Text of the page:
Set to true to allow backing up to S3 or Minio bucket that requires no credentials.
		"""
		anonymous: Boolean
}

Restore requests will return immediately without waiting for the operation to finish.

Offline restore

The restore utility is now a standalone tool. A new flag, --encryption key-file=value, is now part of the restore utility, so you can use it to decrypt the backup. The file specified using this flag must contain the same key that was used for encryption during backup. Alternatively, starting with v20.07.0, the vault superflag can be used to restore a backup.

You can use the dgraph restore command to restore the postings directory from a previously-created backup to a directory in the local filesystem. This command restores a backup to a new Dgraph cluster, so it is not designed to restore a backup to a Dgraph cluster that is currently live. During a restore operation, a new Dgraph Zero server might run to fully restore the backup state.

You can use the --location (-l) flag to specify a source URI with Dgraph backup objects. This URI supports all the schemes used for backup.

You can use the --postings (-p) flag to set the directory where restored posting directories are saved. This directory contains a posting directory for each group in the restored backup.

You can use the --zero (-z) flag to specify a Dgraph Zero server address to update the start timestamp and UID lease using the restored version. If no Dgraph Zero server address is passed, the command will complain unless you set the value of the --force_zero flag to false. If do not pass a zero value to this command, you need to manually update the timestamp and UID lease using the Dgraph Zero server’s HTTP ‘assign’ endpoint. The updated values should be those that are printed near the end of the command’s output.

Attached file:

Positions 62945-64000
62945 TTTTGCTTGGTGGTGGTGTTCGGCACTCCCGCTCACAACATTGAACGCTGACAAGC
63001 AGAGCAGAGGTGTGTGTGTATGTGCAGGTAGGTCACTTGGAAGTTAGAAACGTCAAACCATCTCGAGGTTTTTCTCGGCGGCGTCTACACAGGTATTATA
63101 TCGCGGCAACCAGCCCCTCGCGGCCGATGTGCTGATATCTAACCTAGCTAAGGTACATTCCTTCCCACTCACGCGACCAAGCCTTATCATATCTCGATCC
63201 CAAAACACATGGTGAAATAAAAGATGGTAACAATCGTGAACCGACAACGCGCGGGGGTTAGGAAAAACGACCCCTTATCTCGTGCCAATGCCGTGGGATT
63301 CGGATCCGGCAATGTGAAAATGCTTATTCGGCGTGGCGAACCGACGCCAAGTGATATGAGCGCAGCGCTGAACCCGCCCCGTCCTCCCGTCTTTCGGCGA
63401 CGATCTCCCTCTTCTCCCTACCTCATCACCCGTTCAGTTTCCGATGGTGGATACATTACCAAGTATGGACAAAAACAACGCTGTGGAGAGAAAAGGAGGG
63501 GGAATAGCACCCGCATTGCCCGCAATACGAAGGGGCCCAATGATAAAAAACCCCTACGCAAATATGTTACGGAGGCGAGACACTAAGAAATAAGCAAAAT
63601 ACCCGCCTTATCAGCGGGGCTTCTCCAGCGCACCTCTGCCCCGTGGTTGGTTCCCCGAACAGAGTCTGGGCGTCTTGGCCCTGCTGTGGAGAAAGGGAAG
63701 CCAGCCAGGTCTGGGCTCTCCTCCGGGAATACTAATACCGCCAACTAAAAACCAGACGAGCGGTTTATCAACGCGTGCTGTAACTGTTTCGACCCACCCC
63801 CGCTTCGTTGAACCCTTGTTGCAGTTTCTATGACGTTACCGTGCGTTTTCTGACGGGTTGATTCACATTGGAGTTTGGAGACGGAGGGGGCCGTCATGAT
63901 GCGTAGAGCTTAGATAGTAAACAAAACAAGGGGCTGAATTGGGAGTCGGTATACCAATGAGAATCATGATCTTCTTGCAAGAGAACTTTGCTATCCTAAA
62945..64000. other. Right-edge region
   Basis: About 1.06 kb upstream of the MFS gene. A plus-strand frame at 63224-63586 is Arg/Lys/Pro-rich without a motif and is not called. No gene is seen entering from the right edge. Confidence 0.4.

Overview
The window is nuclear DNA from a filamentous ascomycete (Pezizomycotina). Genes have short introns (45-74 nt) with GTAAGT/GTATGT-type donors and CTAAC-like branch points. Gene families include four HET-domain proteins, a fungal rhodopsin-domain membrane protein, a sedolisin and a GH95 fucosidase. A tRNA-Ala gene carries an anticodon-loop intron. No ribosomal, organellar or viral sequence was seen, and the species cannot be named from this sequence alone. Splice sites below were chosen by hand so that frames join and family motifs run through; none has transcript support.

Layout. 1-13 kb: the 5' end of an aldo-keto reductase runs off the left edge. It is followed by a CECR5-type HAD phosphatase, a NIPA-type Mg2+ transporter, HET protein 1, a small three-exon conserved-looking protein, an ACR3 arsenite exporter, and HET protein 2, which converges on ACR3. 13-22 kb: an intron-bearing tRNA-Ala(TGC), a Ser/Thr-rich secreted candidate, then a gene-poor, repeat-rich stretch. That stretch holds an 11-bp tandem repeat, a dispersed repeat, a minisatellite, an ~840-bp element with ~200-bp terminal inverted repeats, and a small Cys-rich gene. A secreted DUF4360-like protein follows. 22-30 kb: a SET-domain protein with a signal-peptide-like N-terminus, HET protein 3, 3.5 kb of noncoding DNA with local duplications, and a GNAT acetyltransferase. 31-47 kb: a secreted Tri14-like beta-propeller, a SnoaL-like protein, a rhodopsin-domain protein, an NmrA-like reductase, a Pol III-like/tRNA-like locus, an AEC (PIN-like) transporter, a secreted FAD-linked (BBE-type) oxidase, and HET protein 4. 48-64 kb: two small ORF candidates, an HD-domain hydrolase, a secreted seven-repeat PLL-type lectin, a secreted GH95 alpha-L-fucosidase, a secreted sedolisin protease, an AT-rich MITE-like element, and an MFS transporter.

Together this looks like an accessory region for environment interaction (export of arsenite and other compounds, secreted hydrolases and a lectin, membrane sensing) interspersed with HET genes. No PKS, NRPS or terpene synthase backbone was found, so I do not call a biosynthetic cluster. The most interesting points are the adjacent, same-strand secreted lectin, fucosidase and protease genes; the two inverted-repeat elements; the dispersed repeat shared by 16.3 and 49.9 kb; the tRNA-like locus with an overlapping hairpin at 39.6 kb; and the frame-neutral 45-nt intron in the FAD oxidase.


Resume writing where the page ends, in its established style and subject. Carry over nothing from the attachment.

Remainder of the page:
You use the --backup_id optional flag to specify the ID of the backup series to restore. A backup series consists of a full backup and all of the incremental backups built on top of it. Each time a new full backup is created, a new backup series with a different ID is started. The backup series ID is stored in each manifest.json file stored in each backup folder.

You use the --encryption key-file=value flag in cases where you took the backup in an encrypted cluster. The string for this flag must point to the location of the same key file used to run the cluster.

You use the --vault superflag to specify the Hashicorp Vault server address (addr), role id (role-id-file), secret id (secret-id-file) and the field that contains the encryption key (enc-field) that was used to encrypt the backup.

The restore feature creates a cluster with as many groups as the original cluster had at the time of the last backup. For each group, dgraph restore creates a posting directory (p<N>) that corresponds to the backup group ID. For example, a backup for Dgraph Alpha group 2 would have the name .../r32-g2.backup and would be loaded to posting directory p2.

After running the restore command, the directories inside the postings directory need to be manually copied over to the machines/containers running the Dgraph Alpha servers before running the dgraph alpha command. For example, in a database cluster with two Dgraph Alpha groups and one replica each, p1 needs to be moved to the location of the first Dgraph Alpha node and p2 needs to be moved to the location of the second Dgraph Alpha node.

By default, Dgraph will look for a posting directory with the name p, so make sure to rename the directories after moving them. You can also use the -p option of the dgraph alpha command to specify a different path from the default.

Restore from Amazon S3

dgraph restore --postings "/var/db/dgraph" --location "s3://s3.<region>.amazonaws.com/<bucketname>"

Restore from MinIO

dgraph restore --postings "/var/db/dgraph" --location "minio://127.0.0.1:9000/<bucketname>"

Restore from Local Directory or NFS

dgraph restore --postings "/var/db/dgraph" --location "/var/backups/dgraph"

Restore and Update Timestamp

Specify the Zero server address and port for the new cluster with --zero/-z to update the timestamp.

dgraph restore --postings "/var/db/dgraph" --location "/var/backups/dgraph" --zero "localhost:5080"